Jamal Badawi: It was accepted as the official dogma and was expressed in neo-Platonic terms to the point where many who were present did not understand the terminology and many who signed the document did not know what they were signing and did not know the magnitude of change and many signed under duress. The volume by Toland talks about this. Many did not agree with the Trinity but wanted to satisfy the Emperor. The Council of Nicea failed to achieve its objective of unity of Christians. Everyone wanted to satisfy the Pagan Emperor on top of Christianity in an attempt to define orthodox Christianity. A Pagan presided, some believe that the things that emerge were surprising whether they were monotheists or Trinitarians, directly condemned Arius because of Athanasius' opposition to Arius. What happened was not unity but imposition, as if the belief in God must be subjected to democratic voting. Even though there is absence of any proceedings of the meeting, as early as the 4th century, they couldn't find the proceedings and many say that the will of the Emperor was decisive.
Dr. Badawi loves to read things into history which are simply not recorded. Who was forced to sign under duress? Also, with the exception of a few small heretical groups, the Council of Nicea did unite Christians. In fact, millions of Roman Catholics, Orthodox, and Protestants recite the Nicean creed every Sunday!
Jamal Badawi: Many things have been said. I will refer to Encyclopedia Britannica said that Constantine "took an active part in the discussions", he did not just watch, "it seems to have been his personal influence which caused the Council to accept almost unanimously the Creed supported by his advisors, and containing the word homoousinos which means one in substance with the Father. No one knows if Constantine understood what was at stake. "Many eastern Bishops did not want to accept the word and their acceptance was not due to theological conviction". Some historians believe that it was the support of Constantine. The Bishops of small minority did not despair if they could get the Emperors support. It is possible that the Trinitarians were closer to Constantine because he was a Greek Pagan who believed that Gods became man. It is possible that the Trinity argument appealed to Constantine more than monotheism.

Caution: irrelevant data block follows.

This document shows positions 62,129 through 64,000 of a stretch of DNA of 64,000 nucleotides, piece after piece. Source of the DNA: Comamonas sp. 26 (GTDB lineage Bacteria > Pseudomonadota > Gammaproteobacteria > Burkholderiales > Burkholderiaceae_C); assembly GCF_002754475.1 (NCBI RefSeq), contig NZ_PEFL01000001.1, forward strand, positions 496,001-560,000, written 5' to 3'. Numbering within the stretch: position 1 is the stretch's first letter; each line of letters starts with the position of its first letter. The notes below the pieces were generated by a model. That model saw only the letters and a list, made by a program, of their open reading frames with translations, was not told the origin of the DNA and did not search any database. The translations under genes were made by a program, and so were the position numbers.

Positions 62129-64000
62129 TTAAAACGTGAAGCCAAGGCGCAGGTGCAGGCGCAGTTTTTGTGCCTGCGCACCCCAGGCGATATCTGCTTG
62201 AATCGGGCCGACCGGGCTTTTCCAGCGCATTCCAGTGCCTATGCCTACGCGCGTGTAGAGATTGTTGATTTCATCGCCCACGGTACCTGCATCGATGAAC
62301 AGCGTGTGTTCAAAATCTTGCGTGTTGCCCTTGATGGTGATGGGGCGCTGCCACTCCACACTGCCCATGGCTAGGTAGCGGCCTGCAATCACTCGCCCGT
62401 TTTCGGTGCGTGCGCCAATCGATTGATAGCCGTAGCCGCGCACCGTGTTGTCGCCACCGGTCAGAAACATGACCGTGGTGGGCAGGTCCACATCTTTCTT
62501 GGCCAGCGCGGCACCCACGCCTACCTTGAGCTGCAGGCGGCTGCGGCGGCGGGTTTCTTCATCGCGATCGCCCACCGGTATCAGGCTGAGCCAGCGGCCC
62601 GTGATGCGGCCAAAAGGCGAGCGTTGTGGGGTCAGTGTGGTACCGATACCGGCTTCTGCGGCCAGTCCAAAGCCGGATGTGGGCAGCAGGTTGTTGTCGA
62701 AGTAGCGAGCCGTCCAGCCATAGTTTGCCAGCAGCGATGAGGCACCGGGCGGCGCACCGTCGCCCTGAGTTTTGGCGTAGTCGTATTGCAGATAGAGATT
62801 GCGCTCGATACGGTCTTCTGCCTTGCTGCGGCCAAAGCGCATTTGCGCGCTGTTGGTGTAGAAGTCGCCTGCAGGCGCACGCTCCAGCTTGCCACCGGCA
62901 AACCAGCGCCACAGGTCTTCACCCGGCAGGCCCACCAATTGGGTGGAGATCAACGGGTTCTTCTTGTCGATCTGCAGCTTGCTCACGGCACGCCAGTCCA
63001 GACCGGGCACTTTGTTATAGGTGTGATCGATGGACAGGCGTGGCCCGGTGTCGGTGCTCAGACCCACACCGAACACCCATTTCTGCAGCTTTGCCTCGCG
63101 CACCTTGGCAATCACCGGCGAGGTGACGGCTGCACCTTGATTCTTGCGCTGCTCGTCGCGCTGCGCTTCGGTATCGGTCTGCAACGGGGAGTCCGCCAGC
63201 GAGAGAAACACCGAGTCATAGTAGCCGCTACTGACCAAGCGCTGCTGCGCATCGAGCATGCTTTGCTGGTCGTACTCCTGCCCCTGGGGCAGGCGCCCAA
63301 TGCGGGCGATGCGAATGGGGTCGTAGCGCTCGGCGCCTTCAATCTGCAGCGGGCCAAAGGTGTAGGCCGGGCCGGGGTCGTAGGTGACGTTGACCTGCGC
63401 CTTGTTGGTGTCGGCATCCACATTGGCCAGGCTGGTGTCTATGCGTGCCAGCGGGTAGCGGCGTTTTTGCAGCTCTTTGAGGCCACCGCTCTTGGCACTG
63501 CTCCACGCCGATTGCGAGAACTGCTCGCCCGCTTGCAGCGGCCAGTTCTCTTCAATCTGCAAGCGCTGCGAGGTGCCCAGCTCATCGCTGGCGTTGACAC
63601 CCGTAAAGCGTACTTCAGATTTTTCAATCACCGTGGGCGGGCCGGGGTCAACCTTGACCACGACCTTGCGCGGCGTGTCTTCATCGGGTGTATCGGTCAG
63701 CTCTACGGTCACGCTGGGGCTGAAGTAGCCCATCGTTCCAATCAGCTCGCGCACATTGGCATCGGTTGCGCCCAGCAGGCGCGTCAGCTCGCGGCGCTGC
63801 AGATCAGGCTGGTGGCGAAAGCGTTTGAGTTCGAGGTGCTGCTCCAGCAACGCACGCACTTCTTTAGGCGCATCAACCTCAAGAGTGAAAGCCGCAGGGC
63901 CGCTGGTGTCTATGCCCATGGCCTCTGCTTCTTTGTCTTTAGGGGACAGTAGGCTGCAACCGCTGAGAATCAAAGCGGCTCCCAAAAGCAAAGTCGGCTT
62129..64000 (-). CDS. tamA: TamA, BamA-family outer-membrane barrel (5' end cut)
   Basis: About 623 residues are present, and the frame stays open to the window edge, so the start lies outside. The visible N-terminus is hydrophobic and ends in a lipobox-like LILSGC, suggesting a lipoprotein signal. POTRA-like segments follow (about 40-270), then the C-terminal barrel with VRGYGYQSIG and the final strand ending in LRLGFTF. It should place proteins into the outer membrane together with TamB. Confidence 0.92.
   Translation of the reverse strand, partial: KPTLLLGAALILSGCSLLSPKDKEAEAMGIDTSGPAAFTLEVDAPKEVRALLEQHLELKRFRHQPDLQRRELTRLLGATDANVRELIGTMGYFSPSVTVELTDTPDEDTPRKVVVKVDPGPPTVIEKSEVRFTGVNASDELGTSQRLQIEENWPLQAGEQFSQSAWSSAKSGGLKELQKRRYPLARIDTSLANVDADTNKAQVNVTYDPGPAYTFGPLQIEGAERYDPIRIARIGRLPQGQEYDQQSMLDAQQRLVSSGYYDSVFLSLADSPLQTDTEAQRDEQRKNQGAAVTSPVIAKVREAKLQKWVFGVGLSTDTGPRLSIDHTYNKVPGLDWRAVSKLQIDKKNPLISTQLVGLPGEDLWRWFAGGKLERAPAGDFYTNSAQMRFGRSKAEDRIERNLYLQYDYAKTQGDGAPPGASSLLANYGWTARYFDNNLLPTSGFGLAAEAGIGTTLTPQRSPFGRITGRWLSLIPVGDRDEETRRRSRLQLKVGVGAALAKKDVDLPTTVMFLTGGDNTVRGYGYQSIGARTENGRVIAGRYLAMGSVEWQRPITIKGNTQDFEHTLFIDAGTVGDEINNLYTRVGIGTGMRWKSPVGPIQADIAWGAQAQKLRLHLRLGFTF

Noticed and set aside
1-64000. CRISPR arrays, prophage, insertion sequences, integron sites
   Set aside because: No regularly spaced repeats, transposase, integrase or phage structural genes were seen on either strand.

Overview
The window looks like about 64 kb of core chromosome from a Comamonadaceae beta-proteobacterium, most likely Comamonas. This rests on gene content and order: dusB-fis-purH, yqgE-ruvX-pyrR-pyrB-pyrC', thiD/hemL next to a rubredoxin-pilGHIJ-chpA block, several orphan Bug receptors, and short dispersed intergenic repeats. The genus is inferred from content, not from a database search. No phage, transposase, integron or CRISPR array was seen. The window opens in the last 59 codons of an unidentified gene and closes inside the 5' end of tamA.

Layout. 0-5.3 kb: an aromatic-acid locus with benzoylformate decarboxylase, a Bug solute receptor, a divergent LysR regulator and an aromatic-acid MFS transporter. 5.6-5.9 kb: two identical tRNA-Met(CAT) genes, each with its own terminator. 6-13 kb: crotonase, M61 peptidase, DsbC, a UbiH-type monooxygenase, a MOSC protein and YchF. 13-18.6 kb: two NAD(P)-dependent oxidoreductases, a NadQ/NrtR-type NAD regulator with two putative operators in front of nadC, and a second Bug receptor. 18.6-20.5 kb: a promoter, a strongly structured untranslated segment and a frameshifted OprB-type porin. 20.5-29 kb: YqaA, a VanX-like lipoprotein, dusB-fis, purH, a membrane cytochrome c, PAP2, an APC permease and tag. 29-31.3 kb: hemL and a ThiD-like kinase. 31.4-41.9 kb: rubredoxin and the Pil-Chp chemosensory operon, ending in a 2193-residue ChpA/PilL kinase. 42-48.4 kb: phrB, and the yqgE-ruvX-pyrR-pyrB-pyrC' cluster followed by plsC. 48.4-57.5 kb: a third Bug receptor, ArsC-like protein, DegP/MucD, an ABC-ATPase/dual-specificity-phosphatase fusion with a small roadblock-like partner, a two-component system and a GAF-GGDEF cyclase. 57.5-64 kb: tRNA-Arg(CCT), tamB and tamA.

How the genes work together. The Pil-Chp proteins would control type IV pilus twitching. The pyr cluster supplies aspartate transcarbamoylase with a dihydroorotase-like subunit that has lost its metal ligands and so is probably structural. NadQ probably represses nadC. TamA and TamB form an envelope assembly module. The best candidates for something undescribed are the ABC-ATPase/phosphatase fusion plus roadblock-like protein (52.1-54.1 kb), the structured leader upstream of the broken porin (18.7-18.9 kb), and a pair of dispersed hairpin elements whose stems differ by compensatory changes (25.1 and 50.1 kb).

More conjecture! Incidentally Dr. Badawi, I see no evidence that Constantine attempted to impose any Pagan ideas or compromises on the Church. You might want to compare this with Muhammad's near compromise with Paganism in the incident of the Satanic verses.
Jamal Badawi: One of the things that Constantine wanted to impress is that he was not attempting to force the Council, which he was. In his own heart he probably knew that many of the Bishops who signed did so under duress and mental reservations, so he wanted something different that might give it authority, there must be a miracle to support the decision. As we said earlier, there were 270 Gospels in the middle of the room, how could he give an authority of a creed that had no authority in the Gospels. Many of these Gospels may have spoken about Jesus as a man. Some scholars say that the existence of these Gospels may be an embarrassment so they were put under the table and the room was locked and the Bishops were told to pray that the true Gospels would come out and the next morning the four Gospels were there on the top of the table. There was no record who was keeping the key but they were the ones favored by Athanasius because they supported the Trinity especially John. The rest were burned, there may be copies that are very different, all other opposing gospels were burned.
This is, without a doubt, Dr. Badawi's most bizarre statement! The Gospel canon was neither disputed nor was it decided at Nicea - it was only officially confirmed. This canon had accepted for at least 150 years before Nicea. The Council at Nicea did not make any "new" decisions in about what was to go into the Bible. They did not have a big pile of gospels from which they then selected the current four. No other gospel has ever had any acceptance in the Church. The only [minor] debates concerned only Hebrews, 2 Peter, 2 and 3 John, the letters by Jude and James, and the Revelation. Even many of the men that Dr. Badawi incorrectly claimed were Unitarians wrote commentaries on the four Gospels long before Nicea, including Clement of Alexandria, Tertullian, and Origen.
There are also records from the Council of Nicea which can be found on-line.
Jamal Badawi: After Nicea, it was a capital offense to possess one. Some historians say that 1 million Christians were killed after Nicea. This is how orthodoxy was decided. Even after the Council, the battle still went on with those who supported Arius. Even some of the followers of Athanasius were in doubt. It was not enough to accept the Trinity, the Church must be obeyed. Anyone who refused to sign were exiled by Constantine.
As a Christian, I do not support behavior which goes against the teachings of Jesus. It is immoral to kill anyone for their beliefs. It is also immoral to turn a blind eye and deaf ear when others are being persecuted for their beliefs, such as the . Would you agree with that Dr. Badawi?
Responses to Jamal Badawi's "Radio Al-Islam Channel RA 200"